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Tughlaqabad Fort

Location South-Eastern Delhi on Mehrauli- Badarpur Road
How to Reach Take an auto or hire a cab. All the existing Metro Station are too far.
Attractions Tughlaq Tombs and other ruins etc
Timing Anytime, weeklong

Tughlaqabad Fort in DelhiTughlaqabad Fort is in the outskirts of Delhi, aloof and secluded from public view. Very less remains of what once was a intimidating fort. The red stone fort was commissioned by Tughlaq emperor, Sultan Giyas-ud-Din Tughlaq in the year 1321 and was completed in the year 1325. It's very strange that a fort of such denomination as this was completed in just 4 years. This fort was build as a part of Tughlaqabad city, which is considered the 3rd city in Delhi of the sultanate era. The primary reason for building this fort was the then prevailing political and social unrest. The Mongols were on the rampage in the central Asia and were attracted to Delhi because of the stories about its grandeur, which at times were grossly exaggerated. They were doing heavy attacks on the Northwestern boarder of the sultanate and the outposts were finding themselves incapable to cope with the onslaught.

This political instability made Giyas-ud-Din build a fort which was invincible and thus came Tughlaqabad in to existence. You can pretty well understand now that it was the pressing time which forced Tughlaq to build this fort in such a short span of time. A high raised part of the southern-ridge was selected for its construction. A raised platform was built as its plinth to provide it additional height. The fort is blessed with massive ramparts and bastions, which was built, keeping in mind the Mongol onslaught. The height of rampart varies from 15 to 30 meters from its base itself. If you include the height of plinth and ridge then it comes to be whooping 50 to 70 meters. The walls are the thickest you can find in any of the forts in India. At places it is 35 feet thick, but generally varies between 15 feet to 25 feet at most of the places. Surely it speaks volumes about the might and grandeur of the Sultanate.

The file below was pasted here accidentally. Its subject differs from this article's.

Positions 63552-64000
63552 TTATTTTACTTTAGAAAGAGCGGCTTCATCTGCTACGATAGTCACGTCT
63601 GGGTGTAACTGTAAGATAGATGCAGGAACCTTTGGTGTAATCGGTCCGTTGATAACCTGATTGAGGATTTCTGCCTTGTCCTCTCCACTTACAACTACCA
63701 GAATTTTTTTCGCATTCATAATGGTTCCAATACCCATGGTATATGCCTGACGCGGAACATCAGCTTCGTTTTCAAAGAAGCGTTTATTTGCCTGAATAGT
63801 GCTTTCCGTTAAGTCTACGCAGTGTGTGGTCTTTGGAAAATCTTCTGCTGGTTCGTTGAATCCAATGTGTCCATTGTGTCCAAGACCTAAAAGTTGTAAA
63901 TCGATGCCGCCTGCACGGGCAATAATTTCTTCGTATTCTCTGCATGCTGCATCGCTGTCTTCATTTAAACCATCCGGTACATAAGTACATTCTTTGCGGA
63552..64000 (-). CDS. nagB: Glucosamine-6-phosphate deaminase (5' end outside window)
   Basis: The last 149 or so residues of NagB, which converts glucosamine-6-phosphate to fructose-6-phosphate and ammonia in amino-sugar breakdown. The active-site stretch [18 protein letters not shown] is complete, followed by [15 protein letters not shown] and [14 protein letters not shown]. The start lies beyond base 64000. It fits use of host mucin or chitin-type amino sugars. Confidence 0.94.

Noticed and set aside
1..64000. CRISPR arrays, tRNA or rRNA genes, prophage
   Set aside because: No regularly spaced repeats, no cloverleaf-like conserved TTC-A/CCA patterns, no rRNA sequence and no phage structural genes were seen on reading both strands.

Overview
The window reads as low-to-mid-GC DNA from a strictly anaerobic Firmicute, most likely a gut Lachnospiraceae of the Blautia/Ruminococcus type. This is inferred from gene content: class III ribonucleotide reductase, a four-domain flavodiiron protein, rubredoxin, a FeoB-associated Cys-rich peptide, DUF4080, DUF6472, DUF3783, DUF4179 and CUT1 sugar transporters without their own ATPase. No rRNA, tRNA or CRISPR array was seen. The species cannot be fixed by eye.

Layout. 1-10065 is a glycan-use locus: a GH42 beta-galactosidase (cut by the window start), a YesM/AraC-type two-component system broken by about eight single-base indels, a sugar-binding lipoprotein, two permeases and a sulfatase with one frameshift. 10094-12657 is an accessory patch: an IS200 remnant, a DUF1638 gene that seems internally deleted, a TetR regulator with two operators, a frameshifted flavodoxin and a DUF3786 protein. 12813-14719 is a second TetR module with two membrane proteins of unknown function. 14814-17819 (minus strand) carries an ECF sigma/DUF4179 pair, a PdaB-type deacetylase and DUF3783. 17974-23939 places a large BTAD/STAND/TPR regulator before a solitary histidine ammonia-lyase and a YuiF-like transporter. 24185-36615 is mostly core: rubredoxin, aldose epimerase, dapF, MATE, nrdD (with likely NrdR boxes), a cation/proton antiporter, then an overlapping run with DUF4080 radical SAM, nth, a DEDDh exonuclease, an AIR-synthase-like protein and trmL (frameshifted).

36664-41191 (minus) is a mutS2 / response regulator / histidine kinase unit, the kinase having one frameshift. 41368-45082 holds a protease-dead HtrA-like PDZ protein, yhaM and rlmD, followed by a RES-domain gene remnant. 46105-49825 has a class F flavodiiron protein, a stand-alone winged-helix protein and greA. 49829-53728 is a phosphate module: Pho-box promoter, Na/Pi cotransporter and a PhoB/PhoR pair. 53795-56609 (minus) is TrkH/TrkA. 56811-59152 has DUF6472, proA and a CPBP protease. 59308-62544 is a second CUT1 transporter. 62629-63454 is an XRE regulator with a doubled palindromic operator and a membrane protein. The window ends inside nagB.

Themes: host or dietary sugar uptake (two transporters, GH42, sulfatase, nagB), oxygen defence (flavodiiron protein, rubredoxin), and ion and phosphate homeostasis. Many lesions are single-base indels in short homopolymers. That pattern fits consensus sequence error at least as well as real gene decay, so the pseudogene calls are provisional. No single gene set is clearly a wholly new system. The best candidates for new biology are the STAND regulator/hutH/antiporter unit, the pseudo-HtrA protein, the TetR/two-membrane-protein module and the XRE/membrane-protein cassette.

Within these high walls you can still find ruins of, double-storied bastions and massive assault towers. Besides it had numerous palaces, a grand mosque and meeting courtyards. The main city was on the eastern side of the palace. The other major attraction is the tomb of Ghiyas-ud-din Tughlaq, the man who built the city. It was built by the emperor himself in the year 1328. You will have to walk down towards the southern end of the fort to find this tomb. The tomb, enclosed in a courtyard which has high raised walls, is a masterpiece of the fusion architecture of Afghanistan and Central Asia. This invincible was never conquered by the marauding Mongols but it lost the battle against the nature. The city was abandoned within 5 years of its establishment due to the severe lack of water on the ridge.


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